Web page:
Thursday, March 14, 2019

Consumer spending starting to show some shakiness

The newest information on retail sales came out on Monday, andit had more interest than usual, because December’s sales dropped by the most in any month in the 2010s. While there was some bounce-back, was there enough?
The report from the Commerce Department on Monday was welcome news for the economy after a raft of weak December data, as well as a sharp moderation in the pace of job growth in February. Still, January’s increase in retail sales recouped only a fraction of December’s plunge, leaving expectations for a slowdown in consumer spending in the first quarter intact.

“Sales managed only a tepid reversal in January from December’s deep freeze,” said Douglas Porter, chief economist at BMO Capital Markets in Toronto. “While we expect some further comeback in the next couple months, the big story is that the economy’s big engine is cooling.”

Retail sales rose 0.2 percent as increased purchases of building materials and more discretionary spending offset the biggest decline in motor vehicle sales in five years. Data for December was revised to show sales tumbling 1.6 percent instead of decreasing 1.2 percent as previously reported.
In other words, retail sales would have dropped again if December’s totals didn’t get revised even lower.

Granted, take out lower gasoline sales (which reflect the drop in prices that has since reversed), and the January increase was a better 0.4%. But that stat is still 0.8% below what we had in November, and the average over the last 3 months have only increased by 0.1% than the prior 3 months. And that’s before inflation.

I also noted that new home sales came crashing down after 2 months of increases to round out 2018.
Sales of new single‐family houses in January 2019 were at a seasonally adjusted annual rate of 607,000, according to estimates released jointly today by the U.S. Census Bureau and the Department of Housing and Urban Development. This is 6.9 percent (±16.3 percent)* below the revised December rate of 652,000 and is 4.1 percent (±14.0 percent)* below the January 2018 estimate of 633,000.
Ugh. And while this week’s report on construction spending showed a decent increase of 1.3% overall, it was entirely in the public sector while the private sector flatlined, and home construction kept falling.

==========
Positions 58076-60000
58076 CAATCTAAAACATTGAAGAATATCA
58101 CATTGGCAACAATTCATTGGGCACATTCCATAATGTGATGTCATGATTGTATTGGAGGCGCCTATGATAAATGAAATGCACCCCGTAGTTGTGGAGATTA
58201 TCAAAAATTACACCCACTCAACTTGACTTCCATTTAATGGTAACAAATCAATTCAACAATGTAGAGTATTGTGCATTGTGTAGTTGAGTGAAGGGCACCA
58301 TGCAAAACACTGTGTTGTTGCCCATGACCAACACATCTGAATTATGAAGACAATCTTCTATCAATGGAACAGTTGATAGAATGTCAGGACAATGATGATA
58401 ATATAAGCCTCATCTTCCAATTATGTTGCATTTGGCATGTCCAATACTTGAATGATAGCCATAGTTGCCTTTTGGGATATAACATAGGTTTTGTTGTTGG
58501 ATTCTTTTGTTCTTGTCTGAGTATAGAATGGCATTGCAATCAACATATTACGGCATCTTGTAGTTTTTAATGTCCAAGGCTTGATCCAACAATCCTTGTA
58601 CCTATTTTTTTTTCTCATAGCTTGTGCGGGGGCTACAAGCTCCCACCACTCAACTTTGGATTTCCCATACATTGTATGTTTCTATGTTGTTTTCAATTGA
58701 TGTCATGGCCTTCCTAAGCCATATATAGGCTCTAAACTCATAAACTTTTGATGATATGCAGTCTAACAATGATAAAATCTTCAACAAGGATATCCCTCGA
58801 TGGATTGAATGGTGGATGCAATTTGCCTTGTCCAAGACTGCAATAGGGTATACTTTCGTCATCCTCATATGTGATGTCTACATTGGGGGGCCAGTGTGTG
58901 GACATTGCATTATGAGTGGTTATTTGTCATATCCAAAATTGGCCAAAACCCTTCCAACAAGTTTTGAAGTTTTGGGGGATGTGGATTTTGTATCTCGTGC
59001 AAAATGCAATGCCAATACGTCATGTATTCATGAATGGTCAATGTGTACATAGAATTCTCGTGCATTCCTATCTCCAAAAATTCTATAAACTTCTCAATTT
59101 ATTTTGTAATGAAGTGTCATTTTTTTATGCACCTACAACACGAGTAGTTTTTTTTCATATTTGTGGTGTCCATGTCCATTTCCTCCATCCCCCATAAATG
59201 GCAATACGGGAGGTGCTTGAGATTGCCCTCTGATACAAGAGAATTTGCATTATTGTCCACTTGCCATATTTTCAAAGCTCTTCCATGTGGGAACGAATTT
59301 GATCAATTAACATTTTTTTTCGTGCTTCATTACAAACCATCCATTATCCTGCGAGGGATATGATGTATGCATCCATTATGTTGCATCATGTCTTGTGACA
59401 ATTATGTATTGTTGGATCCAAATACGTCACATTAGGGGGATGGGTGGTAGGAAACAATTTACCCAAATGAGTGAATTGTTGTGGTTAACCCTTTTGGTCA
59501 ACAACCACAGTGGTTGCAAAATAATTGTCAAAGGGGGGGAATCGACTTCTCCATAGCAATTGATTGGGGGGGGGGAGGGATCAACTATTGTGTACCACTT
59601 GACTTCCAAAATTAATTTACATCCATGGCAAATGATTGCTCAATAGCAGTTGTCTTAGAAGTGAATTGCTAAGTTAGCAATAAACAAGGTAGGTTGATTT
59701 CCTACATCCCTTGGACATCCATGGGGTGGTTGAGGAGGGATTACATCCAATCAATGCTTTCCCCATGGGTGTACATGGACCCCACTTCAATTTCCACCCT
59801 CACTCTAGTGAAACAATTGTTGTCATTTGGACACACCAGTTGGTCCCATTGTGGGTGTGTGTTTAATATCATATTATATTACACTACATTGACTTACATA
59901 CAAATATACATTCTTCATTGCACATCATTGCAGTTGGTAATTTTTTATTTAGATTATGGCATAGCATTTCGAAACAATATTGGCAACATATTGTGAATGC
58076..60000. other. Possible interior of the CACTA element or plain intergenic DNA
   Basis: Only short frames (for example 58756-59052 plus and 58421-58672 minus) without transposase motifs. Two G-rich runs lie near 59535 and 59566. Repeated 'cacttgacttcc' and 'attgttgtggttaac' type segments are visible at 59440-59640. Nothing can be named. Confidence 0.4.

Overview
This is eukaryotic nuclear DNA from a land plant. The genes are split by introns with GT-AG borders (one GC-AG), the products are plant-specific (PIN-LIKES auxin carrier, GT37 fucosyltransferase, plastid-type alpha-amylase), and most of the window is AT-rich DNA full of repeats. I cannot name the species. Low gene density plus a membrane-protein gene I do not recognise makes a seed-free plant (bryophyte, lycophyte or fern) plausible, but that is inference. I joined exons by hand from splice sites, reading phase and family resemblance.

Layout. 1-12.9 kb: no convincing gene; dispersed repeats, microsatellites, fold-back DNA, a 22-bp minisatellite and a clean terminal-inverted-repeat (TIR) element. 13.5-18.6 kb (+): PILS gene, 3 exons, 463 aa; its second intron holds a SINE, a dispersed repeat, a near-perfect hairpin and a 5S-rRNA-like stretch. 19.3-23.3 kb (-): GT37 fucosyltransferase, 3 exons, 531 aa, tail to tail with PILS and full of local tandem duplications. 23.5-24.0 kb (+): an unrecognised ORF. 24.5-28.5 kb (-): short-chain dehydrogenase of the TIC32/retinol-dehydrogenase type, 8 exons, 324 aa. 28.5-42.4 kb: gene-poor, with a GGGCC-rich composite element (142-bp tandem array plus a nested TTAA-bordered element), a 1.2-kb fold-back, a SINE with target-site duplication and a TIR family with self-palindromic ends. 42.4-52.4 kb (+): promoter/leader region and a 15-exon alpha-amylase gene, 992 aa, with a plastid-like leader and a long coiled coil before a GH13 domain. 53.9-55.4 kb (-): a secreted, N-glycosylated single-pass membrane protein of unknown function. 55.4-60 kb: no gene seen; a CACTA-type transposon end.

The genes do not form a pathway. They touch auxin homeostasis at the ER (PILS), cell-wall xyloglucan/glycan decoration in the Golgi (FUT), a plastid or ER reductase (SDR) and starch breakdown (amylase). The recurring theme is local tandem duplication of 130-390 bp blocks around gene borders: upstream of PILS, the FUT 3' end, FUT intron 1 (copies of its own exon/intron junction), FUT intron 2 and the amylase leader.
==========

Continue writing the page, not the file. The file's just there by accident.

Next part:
Spending on private construction was at a seasonally adjusted annual rate of $966.0 billion, 0.2 percent (±0.7 percent)* above the revised December estimate of $964.2 billion. Residential construction was at a seasonally adjusted annual rate of $511.4 billion in January, 0.3 percent (±1.3 percent)* below the revised December estimate of $512.9 billion. Nonresidential construction was at a seasonally adjusted annual rate of $454.7 billion in January, 0.8 percent (±0.7 percent) above the revised December estimate of $451.2 billion.
Isn’t it funny how public spending jumps when Republicans run the show to keep things moving?

Sure, things aren’t all bad. Consumer inflation went up in February for the first time in 3 months, but only by 0.2%, and inflation over the last year (1.5%) is at its lowest level since the Summer of 2016. This, along with a bump up in hourly wages, means that real hourly wages are up by their most in several years.

So now the question is whether the decent wage figures will keep consumer spending (and the economy) afloat, or if people start clamping down due to having to write surprise checks to the IRS due to the GOP Tax Scam. I also want to see if the brutal winter delays some spending, and if the 41,000 announced job cuts in retail for the first 2 months of 2019 aren’t made up in other sectors of the economy, and start spreading.

The Atlanta Fed isn’t counting on much so far. They think that GDP growth for the 1st quarter of this year will be near zero.

We’ll see. There’s still a bit of a backlog of economic data due to the shutdown from the start of this year. That’ll be caught up soon for both February and March, and if the numbers remain in the December-January doldrums, things could start spiraling fast.

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